Membrane and firing properties of avian medial vestibular nucleus neurons in vitro

Sascha du Lac, S. G. Lisberger

Research output: Contribution to journalArticle

Abstract

The intrinsic membrane and firing properties of medial vestibular nucleus (MVN) neurons were investigated in slices of the chick brainstem using intracellular recording and current injection. Avian MVN neurons fired spontaneous action potentials with very regular interspike intervals. The rapid repolarization of all action potentials was followed by an after-hyperpolarization. Intracellular injection of steps of hyperpolarizing current revealed both an inward rectification of the membrane potential during the step and a rebound depolarization following the offset of the step. In some neurons, the rebound depolarization resulted in bursts of action potentials. Steps of depolarizing current applied to spontaneously active neurons evoked increases in firing rate that were higher at the onset of the step than during the steady-state response. The relationship between current and firing rate was linear. The membrane and firing properties of avian MVN neurons were distributed continuously across the population of recorded neurons. These properties appear identical to those of rodent MVN neurons, suggesting that the composition and distribution of ion channels in the MVN neuronal membrane has been highly conserved across vertebrate species.

Original languageEnglish (US)
Pages (from-to)641-651
Number of pages11
JournalJournal of Comparative Physiology A: Neuroethology, Sensory, Neural, and Behavioral Physiology
Volume176
Issue number5
DOIs
StatePublished - May 1995
Externally publishedYes

Fingerprint

Vestibular Nuclei
neurons
membrane
Neurons
Membranes
action potentials
Action Potentials
rodent
vertebrate
injection
Injections
ion channels
brain stem
In Vitro Techniques
firing
ion
Ion Channels
membrane potential
Membrane Potentials
Brain Stem

Keywords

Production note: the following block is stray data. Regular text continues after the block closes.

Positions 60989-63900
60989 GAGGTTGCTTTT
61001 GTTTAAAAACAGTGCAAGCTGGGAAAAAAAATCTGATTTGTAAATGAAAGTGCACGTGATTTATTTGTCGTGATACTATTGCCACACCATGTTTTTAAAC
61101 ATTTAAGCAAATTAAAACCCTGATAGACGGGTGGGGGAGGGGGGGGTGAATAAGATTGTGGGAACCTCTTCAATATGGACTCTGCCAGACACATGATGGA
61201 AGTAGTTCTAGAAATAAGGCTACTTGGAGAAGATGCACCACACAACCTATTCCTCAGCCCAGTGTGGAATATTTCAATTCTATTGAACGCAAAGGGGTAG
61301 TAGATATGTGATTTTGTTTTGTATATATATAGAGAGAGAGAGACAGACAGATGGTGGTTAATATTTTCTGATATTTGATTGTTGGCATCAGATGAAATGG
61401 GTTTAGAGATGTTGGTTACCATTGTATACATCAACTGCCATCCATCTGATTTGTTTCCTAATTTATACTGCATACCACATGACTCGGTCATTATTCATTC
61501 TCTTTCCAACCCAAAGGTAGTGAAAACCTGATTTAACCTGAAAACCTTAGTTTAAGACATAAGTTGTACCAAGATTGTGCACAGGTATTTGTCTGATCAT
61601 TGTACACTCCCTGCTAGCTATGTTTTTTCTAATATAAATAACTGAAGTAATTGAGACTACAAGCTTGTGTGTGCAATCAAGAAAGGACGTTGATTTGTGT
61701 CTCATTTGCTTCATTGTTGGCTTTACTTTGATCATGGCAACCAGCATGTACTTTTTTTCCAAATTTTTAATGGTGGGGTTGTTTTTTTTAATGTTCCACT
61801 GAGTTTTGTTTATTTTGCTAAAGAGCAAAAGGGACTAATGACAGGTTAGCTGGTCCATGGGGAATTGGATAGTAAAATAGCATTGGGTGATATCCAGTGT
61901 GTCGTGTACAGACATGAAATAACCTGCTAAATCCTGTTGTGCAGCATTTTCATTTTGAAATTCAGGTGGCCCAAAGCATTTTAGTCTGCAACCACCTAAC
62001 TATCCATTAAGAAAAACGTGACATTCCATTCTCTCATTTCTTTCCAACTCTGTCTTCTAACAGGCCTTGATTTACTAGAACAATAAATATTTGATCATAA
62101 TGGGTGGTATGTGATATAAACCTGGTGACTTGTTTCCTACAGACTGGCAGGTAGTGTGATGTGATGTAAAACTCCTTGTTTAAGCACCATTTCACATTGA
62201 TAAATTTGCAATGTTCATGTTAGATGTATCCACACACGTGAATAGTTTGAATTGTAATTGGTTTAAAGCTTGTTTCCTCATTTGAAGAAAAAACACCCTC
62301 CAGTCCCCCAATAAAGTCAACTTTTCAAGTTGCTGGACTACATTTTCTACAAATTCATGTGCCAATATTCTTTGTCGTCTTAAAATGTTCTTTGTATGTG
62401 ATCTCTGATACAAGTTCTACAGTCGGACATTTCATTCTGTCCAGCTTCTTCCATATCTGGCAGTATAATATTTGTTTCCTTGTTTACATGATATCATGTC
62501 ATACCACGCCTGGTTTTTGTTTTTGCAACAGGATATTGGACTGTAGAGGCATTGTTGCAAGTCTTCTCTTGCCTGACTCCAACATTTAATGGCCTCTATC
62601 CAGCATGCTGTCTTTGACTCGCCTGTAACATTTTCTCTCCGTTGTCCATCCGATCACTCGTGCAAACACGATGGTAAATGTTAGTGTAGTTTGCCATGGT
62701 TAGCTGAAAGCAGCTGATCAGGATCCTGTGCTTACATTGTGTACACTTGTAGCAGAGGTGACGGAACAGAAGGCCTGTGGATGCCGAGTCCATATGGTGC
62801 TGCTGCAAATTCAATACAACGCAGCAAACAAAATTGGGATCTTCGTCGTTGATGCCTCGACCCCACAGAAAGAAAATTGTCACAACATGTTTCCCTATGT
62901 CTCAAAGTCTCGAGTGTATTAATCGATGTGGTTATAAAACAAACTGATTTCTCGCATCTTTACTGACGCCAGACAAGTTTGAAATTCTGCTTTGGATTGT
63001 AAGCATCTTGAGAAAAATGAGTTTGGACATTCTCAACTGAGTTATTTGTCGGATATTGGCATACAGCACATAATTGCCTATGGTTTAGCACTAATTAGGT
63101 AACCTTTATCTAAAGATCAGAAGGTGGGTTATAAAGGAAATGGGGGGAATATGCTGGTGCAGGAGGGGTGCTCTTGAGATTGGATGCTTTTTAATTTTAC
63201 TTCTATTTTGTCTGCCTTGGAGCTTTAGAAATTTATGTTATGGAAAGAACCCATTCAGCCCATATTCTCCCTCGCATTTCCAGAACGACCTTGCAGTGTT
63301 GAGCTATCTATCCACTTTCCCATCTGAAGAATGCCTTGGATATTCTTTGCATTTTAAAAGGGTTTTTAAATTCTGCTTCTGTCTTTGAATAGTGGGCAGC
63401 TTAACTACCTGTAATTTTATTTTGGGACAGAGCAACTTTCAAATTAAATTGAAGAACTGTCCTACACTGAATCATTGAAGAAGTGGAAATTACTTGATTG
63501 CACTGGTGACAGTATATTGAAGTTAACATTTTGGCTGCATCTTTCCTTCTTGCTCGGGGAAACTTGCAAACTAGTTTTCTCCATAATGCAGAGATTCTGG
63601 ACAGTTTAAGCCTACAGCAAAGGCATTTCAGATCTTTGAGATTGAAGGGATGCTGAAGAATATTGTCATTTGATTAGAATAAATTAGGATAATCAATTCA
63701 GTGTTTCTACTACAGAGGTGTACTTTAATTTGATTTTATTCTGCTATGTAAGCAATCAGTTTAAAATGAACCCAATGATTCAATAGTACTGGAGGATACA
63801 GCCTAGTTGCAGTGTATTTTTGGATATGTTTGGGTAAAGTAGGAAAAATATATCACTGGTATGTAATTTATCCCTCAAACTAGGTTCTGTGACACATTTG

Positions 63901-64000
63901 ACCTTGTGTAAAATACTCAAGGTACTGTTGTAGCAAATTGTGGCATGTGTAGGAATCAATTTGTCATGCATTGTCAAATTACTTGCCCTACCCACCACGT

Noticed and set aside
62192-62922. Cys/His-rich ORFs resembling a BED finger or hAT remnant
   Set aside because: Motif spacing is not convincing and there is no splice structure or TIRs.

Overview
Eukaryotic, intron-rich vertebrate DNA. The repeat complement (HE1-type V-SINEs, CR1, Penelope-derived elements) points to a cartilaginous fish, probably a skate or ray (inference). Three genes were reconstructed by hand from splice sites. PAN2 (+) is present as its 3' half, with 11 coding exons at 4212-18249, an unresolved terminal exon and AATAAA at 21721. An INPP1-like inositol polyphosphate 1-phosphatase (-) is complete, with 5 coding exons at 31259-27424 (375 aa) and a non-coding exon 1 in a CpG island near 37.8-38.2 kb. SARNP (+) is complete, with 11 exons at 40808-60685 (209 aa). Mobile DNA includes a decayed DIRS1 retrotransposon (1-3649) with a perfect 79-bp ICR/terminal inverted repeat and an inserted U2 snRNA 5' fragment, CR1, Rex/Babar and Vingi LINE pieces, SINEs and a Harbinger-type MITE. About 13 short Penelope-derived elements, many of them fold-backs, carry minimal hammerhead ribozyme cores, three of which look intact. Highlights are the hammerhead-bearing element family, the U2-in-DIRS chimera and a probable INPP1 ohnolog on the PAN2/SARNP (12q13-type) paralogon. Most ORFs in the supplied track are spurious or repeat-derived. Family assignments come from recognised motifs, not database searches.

• Action potential
  • Brainstem
  • Chick
  • Intracellular recording
  • Slice

ASJC Scopus subject areas

  • Behavioral Neuroscience
  • Neuroscience(all)
  • Physiology (medical)
  • Physiology
  • Animal Science and Zoology

Cite this

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title = "Membrane and firing properties of avian medial vestibular nucleus neurons in vitro",
abstract = "The intrinsic membrane and firing properties of medial vestibular nucleus (MVN) neurons were investigated in slices of the chick brainstem using intracellular recording and current injection. Avian MVN neurons fired spontaneous action potentials with very regular interspike intervals. The rapid repolarization of all action potentials was followed by an after-hyperpolarization. Intracellular injection of steps of hyperpolarizing current revealed both an inward rectification of the membrane potential during the step and a rebound depolarization following the offset of the step. In some neurons, the rebound depolarization resulted in bursts of action potentials. Steps of depolarizing current applied to spontaneously active neurons evoked increases in firing rate that were higher at the onset of the step than during the steady-state response. The relationship between current and firing rate was linear. The membrane and firing properties of avian MVN neurons were distributed continuously across the population of recorded neurons. These properties appear identical to those of rodent MVN neurons, suggesting that the composition and distribution of ion channels in the MVN neuronal membrane has been highly conserved across vertebrate species.",